political parties attached more value to the elections being 
free and fair, but that this time parties believe that they 
have more to lose.  In addition, there may not be enough time 
or good will to hold a well-run, clean election.  It is clear 
that any of the top-tier parties, and even some from the 
second tier, could use these loopholes to their advantage on 
a local level.  For example, Presidential Secretariat Head 
Baloha is known for his hardball tactics and was involved in 
a very dirty mayoral election in the Zarkapatiya town of 
Mukacheve in April 2004.  Development Associates said that 
across the board most Ukrainian politicians simply do not 
think strategically enough to see how a bad election could 
harm Ukraine's and their personal long-term interests.  They 
are focused on short-term calculations and how to amass 
power.  Even some who understand to a greater degree about 
possible negative impact on Ukraine's EuroAtlantic 
aspirations may be hopeful that the West will be forgiving if 
the outcome of the elections is appealing.  Those few who 
truly get it may have trouble convincing their allies that 
the difference between a March 2006 election and a November 
2004 matters.  End comment. 
 
Regions Holds the Key 
--------------------- 
 
15. (C) Regions's decision to fully and actively participate 
in the elections will be key because the coalition controls 
the majority on every election commission from the CEC to the 
PSCs and Regions controls most of those.  So far, the Party 
is preparing for the elections, but continuing to explore 
alternatives to a new vote, suggesting they still consider 
 
KYIV 00001808  004.2 OF 004 
 
 
all options open at this point.  For example, BYuT MP Nemyria 
told Ambassador July 20 that three senior members of 
Regions--DPM Kluyev, Environment Minister Dzharty, and MP 
Sivkovych met with coalition allies to discuss the 
possibility of finding enough opposition defectors to recant 
their Rada resignations to keep the parliament's quorum 
intact.  (Note.  On July 24, Dzharty asserted to Ambassador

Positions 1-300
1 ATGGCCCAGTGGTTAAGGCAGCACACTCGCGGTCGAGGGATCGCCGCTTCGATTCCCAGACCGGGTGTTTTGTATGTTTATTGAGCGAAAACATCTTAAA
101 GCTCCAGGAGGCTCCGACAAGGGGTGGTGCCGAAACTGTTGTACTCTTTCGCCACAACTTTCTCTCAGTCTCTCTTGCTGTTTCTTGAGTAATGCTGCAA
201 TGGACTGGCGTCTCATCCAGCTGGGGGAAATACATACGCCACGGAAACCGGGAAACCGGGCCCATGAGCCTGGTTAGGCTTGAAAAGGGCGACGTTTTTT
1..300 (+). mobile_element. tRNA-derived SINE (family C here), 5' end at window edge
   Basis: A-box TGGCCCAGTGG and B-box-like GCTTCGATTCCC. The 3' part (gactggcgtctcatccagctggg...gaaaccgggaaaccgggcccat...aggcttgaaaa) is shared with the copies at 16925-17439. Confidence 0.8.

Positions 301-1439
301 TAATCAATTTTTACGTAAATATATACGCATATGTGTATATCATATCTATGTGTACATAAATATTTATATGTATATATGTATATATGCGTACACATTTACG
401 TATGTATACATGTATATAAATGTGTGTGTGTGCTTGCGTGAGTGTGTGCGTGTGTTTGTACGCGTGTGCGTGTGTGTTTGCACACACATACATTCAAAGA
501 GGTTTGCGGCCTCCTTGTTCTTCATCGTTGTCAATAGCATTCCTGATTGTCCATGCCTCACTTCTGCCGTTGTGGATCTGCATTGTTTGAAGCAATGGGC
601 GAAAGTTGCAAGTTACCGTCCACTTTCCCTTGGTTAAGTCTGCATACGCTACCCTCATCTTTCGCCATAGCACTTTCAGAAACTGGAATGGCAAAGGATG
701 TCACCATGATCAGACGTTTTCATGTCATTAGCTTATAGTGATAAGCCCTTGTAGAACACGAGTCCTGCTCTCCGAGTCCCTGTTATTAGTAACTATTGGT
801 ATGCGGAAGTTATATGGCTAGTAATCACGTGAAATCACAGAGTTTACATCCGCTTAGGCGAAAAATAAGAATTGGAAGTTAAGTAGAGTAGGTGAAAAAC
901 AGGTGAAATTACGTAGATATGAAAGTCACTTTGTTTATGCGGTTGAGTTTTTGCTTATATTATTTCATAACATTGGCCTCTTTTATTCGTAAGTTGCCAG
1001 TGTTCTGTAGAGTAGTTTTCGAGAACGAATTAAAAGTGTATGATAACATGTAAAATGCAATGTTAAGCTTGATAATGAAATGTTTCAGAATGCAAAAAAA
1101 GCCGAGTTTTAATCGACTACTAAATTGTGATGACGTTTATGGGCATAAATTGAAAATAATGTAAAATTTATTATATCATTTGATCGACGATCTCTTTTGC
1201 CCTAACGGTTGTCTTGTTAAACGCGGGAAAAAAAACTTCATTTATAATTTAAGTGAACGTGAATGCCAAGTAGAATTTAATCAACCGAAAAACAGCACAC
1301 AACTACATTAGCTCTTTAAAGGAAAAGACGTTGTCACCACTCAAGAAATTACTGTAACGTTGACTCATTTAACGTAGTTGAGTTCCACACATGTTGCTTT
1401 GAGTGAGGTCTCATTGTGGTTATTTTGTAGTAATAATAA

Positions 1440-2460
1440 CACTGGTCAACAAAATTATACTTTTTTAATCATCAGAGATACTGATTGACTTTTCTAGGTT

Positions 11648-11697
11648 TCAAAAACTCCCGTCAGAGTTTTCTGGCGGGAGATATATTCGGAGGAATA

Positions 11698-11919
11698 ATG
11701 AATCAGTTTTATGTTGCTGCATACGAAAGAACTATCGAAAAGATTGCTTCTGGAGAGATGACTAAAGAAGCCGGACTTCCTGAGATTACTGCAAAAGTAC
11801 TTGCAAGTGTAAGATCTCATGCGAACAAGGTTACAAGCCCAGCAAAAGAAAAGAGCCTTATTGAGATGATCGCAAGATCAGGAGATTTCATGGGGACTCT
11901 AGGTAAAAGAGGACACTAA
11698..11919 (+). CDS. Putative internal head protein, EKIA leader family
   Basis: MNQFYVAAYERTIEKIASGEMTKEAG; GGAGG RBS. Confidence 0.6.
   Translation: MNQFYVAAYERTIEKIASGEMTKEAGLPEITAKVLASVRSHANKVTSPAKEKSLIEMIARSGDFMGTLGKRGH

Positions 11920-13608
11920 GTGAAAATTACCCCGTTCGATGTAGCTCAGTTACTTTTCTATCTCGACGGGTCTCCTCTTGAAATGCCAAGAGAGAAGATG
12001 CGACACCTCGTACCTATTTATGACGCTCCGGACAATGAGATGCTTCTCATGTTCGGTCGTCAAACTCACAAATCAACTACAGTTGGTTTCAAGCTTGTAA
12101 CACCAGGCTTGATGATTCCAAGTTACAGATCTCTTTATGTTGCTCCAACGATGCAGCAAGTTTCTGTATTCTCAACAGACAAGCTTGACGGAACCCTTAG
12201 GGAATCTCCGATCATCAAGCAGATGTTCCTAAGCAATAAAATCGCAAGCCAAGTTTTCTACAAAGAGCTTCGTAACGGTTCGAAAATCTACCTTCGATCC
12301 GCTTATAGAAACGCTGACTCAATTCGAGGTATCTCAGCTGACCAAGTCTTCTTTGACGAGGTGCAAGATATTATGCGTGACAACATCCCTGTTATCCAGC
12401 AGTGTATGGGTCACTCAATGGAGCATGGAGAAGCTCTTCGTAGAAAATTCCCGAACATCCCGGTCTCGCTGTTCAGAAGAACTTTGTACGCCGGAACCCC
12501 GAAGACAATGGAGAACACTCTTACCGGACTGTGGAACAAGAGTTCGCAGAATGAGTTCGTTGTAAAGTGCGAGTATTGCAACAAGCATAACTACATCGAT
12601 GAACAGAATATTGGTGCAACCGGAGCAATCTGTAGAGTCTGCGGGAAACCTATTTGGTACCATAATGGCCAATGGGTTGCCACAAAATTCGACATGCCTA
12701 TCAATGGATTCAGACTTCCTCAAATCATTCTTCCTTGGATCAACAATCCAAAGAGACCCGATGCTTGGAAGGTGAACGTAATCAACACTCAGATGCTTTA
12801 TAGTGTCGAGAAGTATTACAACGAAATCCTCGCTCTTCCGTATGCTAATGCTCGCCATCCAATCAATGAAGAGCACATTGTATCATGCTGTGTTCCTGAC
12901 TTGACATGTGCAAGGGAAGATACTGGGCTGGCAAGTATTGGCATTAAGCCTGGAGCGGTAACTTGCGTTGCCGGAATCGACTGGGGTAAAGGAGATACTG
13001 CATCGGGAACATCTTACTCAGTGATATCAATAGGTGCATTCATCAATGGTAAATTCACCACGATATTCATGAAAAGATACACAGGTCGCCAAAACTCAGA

that Regions was going forward with election preparations. 
End note.) 
 
16. (C) Moreover, there may be a split within Regions between 
the business wing that sees a continuation of the political 
crisis as harmful to their business interests and those that 
see winning at all costs as most important and believe that 
they can get away with it.  Regions is still home to many of 
the perpetrators of electoral fraud in 2004.  In particular, 
the rumors about the return to Regions of Viktor Medvedchuk, 
one of the authors of the fraudulent 2004 elections, and the 
continued leadership of DPM Andriy Kluyev, who ran the dirty 
tricks office in Yanukovych's 2004 campaign, suggest that 
there are people on that side willing to play dirty. 
 
Composition of the CEC also Causing Problems 
-------------------------------------------- 
 
17. (C) The remaining question mark is whether the CEC--which 
will play such an integral role in whether the elections go 
well--can work productively.  They have held only one meting 
since the new composition was announced in late May.  ODIHR, 
Popov, and others have noted the CEC's sharp polarization 
between the coalition-nominated and opposition-nominated 
members, many arguing that it is not a neutral body that can 
make independent decisions and that the politicization is 
inhibiting work.  Popov also expressed concern that there 
could be more sick-outs to block the body from making 
decisions.  One example of the CEC's current political 
paralysis is its continued avoidance of making a decision 
about dissolving the Our Ukraine party list despite the fact 
that the Kyiv Appeals Court ruled June 16 that it could and 
the High Administrative Court upheld the ruling July 17.  The 
CEC has attempted to discuss with the Border Guards its role 
in the upcoming elections--they met in a working group format 
June 14--but there is still much work needed to be done in 
this area.  The CEC has also tried to adopt some aspects now 
of the new voter registry law, which does not come into 
effect until October. 
 
18. (U) Visit Embassy Kyiv's classified website: 
www.state.sgov.gov/p/eur/kiev. 
Taylor

Wikileaks